It was easy to get lost in the thick forest, and Seryth had fled from the twilight panther’s grove too quickly to note any landmarks, anyway. He followed a trail that turned down into a bog, and not just a bog, but one infested with mischevous sprites.
They plucked at the mane of Seryth’s felsteed-pretend-courser, and worried they might undo the illusion, Seryth sent blasts of fire at them. Laughing, they disappeared into the undergrowth, and Seryth pursued them.
It turned out Seryth was not the only one the sprites tormented. Faerie dragons were also being lured into the depths of the bog and caught up with roots and thorns, tearing their delicate butterfly wings as the plants latched onto them.
Seryth freed the faerie dragons, thinking it better if the sprites were distracted by the release of their pets, though he was also motivated by a rare impulse of compassion.
The tricks were only part of the sprites’ power. Still laughing and taunting him, they lured Seryth into a cul-de-sac. As soon as Seryth stepped onto the quivering roots lacing through the bog’s pools, the roots rose up around him, creaking and dragging him upward like massive pythons. They brought him before a large sprite sitting on a broad silver leaf, with more roots twisted about her to create an awning. She introduced herself as the Mother Sprite, Riverbreeze.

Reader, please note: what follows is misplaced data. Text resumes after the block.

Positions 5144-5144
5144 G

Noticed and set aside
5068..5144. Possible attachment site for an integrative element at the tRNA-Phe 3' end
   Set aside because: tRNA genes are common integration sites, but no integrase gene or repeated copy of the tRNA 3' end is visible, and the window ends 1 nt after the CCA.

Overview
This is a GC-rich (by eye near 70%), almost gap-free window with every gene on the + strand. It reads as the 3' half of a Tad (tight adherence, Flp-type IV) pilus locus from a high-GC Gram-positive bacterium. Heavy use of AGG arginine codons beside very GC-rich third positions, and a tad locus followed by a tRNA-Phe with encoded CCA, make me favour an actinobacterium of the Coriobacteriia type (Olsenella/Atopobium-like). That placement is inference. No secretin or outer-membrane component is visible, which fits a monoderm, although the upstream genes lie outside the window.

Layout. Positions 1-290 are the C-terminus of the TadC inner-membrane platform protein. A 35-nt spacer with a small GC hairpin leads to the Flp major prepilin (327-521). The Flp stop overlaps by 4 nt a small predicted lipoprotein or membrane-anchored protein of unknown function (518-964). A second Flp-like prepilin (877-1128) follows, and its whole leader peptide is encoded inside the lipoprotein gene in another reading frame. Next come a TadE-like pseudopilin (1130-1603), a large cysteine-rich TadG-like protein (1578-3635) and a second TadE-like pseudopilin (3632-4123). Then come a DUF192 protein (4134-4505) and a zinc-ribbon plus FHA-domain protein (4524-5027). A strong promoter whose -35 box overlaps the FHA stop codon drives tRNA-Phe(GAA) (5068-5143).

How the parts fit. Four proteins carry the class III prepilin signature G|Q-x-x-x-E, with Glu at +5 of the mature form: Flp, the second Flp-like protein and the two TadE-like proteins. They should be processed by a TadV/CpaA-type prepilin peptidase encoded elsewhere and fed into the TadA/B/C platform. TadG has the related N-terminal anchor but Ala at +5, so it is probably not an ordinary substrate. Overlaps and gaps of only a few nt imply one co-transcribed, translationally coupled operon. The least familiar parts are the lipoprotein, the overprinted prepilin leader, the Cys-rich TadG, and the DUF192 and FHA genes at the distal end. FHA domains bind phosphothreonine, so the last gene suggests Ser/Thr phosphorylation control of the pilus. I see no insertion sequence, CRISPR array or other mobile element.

She wanted to be entertained by him, of all things.
First the Mother Sprite called him to dance with her children, but it was a dance of death. She seemed amused by his spell attacks on her sprites, rather than angered. So Seryth added power to those spells, incinerating the creatures where they stood, but rather than impressing her further, she grew bored. Death only ever had one outcome, she said. It was the dance of struggle and hardship that created so many colors, so many stories, so much diversity in the species that walked the forest.
Seryth corrected her, telling her that what she really craved was the essence of life. She seemed intrigued by his suggestion. She asked him if he knew what he was offering. Seryth didn’t, remaining silent.